Edgar Allan Poe.

The complete works of Edgar Allan Poe (Volume 10) online

. (page 10 of 21)
Online LibraryEdgar Allan PoeThe complete works of Edgar Allan Poe (Volume 10) → online text (page 10 of 21)
Font size
QR-code for this ebook


made, can excite no surprise in any thinking person;
the only matter for surprise is that it has not been
made many years ago. The obviousness of the pro
cess, however, in no degree lessens its importance.
Indeed, its inevitable results enkindle the imagination
and embarrass the understanding.

Every one will perceive at once that the ordinary
process of stereotyping will be abolished. Through
this ordinary process a publisher, to be sure, is en
abled to keep on hand the means of producing edition
after edition of any work the certainty of whose sale
will justify the cost of stereotyping, which is trifling
in comparison with that of resetting the matter. But
still, positively, this cost (of stereotyping) is great.
Moreover, there cannot always be certainty about
sales. Publishers frequently are forced to reset works
which they have neglected to stereotype, thinking
them unworthy the expense ; and many excellent works
are not published at all, because small editions do not
pay, and the anticipated sales will not warrant the cost

165



Anastatic Printing

of stereotype. Some of these difficulties will be at
once remedied by the anastatic printing, and all will
be remedied in a brief time. A publisher has only to
print as many copies as are immediately demanded.
He need print no more than a dozen, indeed, unless he
feels perfectly confident of success. Preserving one
copy, he can from this, at no other cost than that of
the zinc, produce with any desirable rapidity as many
impressions as he may think proper. Some idea of the
advantages thus accruing may be gleaned from the
fact that in several of the London publishing ware
houses there is deposited in stereotype-plates alone
property to the amount of a million sterling.

The next view of the case, in point of obviousness,
is, that if necessary a hundred thousand impressions
per hour, or even infinitely more, can be taken of any
newspaper or similar publication. As many presses
can be put in operation as the occasion may require,
indeed, there can be no limit to the number of copies
producible, provided we have no limit to the number
of presses.

The tendency of all this to cheapen information, to
diffuse knowledge and amusement, and to bring before
the public the very class of works which are most valu
able, but least in circulation on account of unsalability,
is what need scarcely be suggested to any one. But
benefits such as these are merely the immediate and
most obvious by no means the most important.

166



Anastatic Printing

For some years, perhaps, the strong spirit of conven
tionality, of conservation, will induce authors in gen
eral to have recourse, as usual, to the setting of type.
A printed book now is more sightly and more legible
than any MS., and for some years the idea will not be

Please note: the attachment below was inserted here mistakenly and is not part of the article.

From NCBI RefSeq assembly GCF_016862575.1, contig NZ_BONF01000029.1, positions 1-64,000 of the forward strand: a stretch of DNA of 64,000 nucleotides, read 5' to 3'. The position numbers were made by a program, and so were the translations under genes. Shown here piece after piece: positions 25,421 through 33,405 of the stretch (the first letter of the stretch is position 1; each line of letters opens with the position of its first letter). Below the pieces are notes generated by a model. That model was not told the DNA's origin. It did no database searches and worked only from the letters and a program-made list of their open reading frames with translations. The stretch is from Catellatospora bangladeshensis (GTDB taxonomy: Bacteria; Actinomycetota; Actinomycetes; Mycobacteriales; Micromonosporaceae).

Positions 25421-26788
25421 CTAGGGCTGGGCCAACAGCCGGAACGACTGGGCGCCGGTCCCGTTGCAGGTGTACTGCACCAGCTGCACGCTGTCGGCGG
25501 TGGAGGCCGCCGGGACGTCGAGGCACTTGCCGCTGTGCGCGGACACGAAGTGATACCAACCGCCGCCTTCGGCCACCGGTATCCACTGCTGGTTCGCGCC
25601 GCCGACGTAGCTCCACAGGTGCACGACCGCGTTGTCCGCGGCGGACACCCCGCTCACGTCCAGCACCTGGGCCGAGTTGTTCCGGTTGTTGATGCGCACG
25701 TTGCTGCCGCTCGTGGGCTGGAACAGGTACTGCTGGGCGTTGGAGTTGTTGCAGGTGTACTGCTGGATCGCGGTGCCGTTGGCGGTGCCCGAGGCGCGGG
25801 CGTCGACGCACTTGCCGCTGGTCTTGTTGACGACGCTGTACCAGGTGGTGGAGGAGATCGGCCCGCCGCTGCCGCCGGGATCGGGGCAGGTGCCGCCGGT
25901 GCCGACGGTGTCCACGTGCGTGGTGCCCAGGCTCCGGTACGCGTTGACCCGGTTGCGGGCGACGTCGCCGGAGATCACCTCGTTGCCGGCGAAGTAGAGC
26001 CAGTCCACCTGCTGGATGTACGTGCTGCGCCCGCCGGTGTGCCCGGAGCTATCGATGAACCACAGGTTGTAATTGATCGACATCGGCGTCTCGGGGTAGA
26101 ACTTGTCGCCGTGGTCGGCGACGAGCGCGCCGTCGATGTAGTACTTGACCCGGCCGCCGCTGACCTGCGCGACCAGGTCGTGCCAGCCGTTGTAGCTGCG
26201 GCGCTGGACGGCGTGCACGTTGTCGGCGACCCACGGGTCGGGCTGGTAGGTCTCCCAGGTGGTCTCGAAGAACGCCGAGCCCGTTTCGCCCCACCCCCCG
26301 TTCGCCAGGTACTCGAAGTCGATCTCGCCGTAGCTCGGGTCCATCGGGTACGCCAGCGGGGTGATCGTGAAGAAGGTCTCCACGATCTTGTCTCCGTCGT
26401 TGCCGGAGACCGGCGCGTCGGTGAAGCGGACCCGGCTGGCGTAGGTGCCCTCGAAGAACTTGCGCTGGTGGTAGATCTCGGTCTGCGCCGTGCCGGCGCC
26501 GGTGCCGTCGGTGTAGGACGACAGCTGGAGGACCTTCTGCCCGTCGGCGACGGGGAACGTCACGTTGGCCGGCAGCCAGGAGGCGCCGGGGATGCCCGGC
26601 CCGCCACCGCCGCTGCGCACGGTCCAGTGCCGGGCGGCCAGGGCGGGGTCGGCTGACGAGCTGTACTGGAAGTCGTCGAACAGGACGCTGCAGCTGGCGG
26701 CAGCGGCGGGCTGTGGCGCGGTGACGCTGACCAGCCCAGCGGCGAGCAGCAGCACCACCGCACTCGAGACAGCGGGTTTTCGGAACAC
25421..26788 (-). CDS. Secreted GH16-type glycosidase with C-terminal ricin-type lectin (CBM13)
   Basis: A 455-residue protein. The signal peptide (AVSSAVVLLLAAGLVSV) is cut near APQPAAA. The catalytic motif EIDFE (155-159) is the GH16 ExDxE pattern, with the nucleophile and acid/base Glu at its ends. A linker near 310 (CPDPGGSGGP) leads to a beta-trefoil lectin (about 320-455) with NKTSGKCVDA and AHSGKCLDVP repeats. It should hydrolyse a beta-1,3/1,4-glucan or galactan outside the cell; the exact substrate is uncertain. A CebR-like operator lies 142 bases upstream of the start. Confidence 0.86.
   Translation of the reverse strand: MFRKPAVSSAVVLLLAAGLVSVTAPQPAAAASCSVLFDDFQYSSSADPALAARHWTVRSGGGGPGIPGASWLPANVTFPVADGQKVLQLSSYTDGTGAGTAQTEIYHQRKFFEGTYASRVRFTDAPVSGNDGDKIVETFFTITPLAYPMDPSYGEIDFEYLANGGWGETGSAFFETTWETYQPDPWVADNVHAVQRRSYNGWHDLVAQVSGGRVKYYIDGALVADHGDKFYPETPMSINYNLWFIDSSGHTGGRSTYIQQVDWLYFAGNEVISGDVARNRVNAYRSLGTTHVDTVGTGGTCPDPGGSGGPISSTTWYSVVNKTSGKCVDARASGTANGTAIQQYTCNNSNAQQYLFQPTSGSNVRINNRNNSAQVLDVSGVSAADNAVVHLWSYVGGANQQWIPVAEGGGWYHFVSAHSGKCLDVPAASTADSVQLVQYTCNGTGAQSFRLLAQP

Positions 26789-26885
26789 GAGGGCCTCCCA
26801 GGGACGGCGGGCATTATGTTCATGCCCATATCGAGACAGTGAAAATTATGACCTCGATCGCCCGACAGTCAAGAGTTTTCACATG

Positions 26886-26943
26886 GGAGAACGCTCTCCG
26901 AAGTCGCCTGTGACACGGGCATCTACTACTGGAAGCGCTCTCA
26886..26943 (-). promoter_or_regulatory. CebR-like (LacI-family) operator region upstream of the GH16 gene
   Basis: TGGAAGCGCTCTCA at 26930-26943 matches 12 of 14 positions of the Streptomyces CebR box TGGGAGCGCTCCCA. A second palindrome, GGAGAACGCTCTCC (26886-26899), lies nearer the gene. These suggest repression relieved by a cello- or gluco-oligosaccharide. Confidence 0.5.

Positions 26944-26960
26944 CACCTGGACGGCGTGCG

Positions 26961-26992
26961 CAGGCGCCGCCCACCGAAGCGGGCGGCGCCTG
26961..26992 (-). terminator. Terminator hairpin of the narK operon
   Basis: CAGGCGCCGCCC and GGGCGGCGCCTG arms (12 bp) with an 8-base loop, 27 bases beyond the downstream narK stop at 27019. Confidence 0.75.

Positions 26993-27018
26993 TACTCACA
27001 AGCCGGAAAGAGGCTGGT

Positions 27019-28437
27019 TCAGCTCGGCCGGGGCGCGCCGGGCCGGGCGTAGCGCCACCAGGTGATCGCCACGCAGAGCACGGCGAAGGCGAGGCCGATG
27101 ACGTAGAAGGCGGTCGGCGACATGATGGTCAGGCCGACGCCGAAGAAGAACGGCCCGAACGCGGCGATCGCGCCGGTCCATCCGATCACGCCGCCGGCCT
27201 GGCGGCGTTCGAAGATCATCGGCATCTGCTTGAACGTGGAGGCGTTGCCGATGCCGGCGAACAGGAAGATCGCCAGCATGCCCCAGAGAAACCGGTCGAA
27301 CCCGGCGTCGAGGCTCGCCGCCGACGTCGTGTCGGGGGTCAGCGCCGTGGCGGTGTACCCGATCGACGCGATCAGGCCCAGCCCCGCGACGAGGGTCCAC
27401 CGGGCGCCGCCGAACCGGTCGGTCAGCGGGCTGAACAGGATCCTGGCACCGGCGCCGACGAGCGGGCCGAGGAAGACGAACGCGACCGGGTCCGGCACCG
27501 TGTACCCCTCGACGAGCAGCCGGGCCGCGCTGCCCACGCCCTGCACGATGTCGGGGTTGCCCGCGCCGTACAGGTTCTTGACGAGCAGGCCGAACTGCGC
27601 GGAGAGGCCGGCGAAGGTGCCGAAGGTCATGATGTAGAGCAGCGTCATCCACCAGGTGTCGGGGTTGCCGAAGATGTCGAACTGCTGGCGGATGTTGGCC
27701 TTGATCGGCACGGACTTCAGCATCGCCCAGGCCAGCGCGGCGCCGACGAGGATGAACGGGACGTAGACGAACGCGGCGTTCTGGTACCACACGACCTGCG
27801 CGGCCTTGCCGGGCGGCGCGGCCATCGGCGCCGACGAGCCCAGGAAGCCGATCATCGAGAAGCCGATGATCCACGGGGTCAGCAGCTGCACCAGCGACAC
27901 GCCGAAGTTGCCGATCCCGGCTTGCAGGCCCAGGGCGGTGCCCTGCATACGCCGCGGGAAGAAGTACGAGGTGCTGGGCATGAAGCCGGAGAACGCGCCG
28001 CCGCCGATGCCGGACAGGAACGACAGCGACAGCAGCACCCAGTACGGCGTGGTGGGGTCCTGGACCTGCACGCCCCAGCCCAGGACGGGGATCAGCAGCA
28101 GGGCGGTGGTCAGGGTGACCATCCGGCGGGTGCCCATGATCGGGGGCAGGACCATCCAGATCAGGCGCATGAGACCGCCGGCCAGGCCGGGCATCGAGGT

overthrown that this state of things is one of necessity.
But by degrees it will be remembered that, while MS.
was a necessity, men wrote after such fashion that no
books printed in modern times have surpassed their
MSS. either in accuracy or in beauty. This considera
tion will lead to the cultivation of a neat and distinct
style of handwriting, for authors will perceive the
immense advantage of giving their own MSS. directly
to the public without the expensive interference of the
typesetter, and the often ruinous intervention of the
publisher. All that a man of letters need do will be
to pay some attention to legibility of MS., arrange his
pages to suit himself, and stereotype them instan
taneously as arranged. He may intersperse them with
his own drawings, or with anything to please his own
fancy, in the certainty of being fairly brought before
his readers with all the freshness of his original con
ception about him.

And at this point we are arrested by a consideration
of infinite moment, although of a seemingly shadowy
character. The cultivation of accuracy in MS. thus
enforced will tend, with an inevitable impetus, to every
species of improvement in style, more especially in the

167



Anastatic Printing

points of concision and distinctness ; and this, again, in
a degree even more noticeable, to precision of thought
and luminous arrangement of matter. There is a very
peculiar and easily intelligible reciprocal influence be
tween the thing written and the manner of writing,
but the latter has the predominant influence of the
two. The more remote effect on philosophy at large,
which will inevitably result from improvement of style
and thought in the points of concision, distinctness,
and accuracy, need only be suggested to be conceived.

As a consequence of attention being directed to neat
ness and beauty of MS., the antique profession of the
scribe will be revived, affording abundant employment
to women, their delicacy of organization fitting them
peculiarly for such tasks. The female amanuensis,
indeed, will occupy very nearly the position of the
present male typesetter, whose industry will be di
verted perforce into other channels.

These considerations are of vital importance, but
there is yet one beyond them all. The value of every
book is a compound of its literary value and its physi
cal or mechanical value, as the product of physical
labor applied to the physical material. But at present
the latter value immensely predominates even in the
works of the most esteemed authors. It will be seen,
however, that the new condition of things will at once
give the ascendency to the literary values, and thus, by
their literary values, will books come to be estimated

168



Anastatic Printing

among men. The wealthy gentleman of " elegant
leisure " will lose the vantage-ground now afforded
him, and will be forced to tilt on terms of equality with
the poor-devil author. At present the literary world
is a species of anomalous congress, in which the ma
jority of the members are constrained to listen in silence
while all the eloquence proceeds from a privileged few.
In the new regime the humblest will speak as often